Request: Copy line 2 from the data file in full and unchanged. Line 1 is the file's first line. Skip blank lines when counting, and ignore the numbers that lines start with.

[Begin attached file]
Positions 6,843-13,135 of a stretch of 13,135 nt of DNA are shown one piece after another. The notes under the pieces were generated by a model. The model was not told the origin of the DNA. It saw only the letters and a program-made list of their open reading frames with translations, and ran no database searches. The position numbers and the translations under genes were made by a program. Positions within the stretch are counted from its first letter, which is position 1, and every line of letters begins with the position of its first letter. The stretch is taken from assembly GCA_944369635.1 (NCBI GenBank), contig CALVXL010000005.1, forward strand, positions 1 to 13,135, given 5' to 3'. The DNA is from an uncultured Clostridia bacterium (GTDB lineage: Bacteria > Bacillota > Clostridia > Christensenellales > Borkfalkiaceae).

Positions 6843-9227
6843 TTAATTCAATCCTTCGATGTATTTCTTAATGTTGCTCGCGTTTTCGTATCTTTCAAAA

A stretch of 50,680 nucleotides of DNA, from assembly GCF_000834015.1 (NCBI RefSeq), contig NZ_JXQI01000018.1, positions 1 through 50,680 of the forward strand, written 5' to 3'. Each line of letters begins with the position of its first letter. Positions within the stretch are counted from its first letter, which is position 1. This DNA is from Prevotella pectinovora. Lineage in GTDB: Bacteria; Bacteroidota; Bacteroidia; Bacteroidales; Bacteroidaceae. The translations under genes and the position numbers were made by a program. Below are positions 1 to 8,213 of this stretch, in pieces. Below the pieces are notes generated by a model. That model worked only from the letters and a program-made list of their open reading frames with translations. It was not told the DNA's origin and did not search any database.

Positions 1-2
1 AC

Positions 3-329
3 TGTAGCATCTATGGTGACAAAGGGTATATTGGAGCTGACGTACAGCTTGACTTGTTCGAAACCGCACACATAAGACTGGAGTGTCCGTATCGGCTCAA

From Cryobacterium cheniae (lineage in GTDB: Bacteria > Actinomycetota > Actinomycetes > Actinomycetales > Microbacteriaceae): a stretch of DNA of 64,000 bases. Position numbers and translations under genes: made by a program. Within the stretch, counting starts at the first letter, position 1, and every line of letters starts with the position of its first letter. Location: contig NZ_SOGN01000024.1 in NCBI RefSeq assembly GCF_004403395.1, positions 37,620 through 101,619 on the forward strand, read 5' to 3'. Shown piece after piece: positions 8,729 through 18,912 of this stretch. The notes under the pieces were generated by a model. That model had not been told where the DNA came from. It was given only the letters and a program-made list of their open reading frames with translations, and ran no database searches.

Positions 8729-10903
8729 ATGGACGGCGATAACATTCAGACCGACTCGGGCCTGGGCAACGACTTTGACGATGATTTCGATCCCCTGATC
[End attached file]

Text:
Positions 6843-9227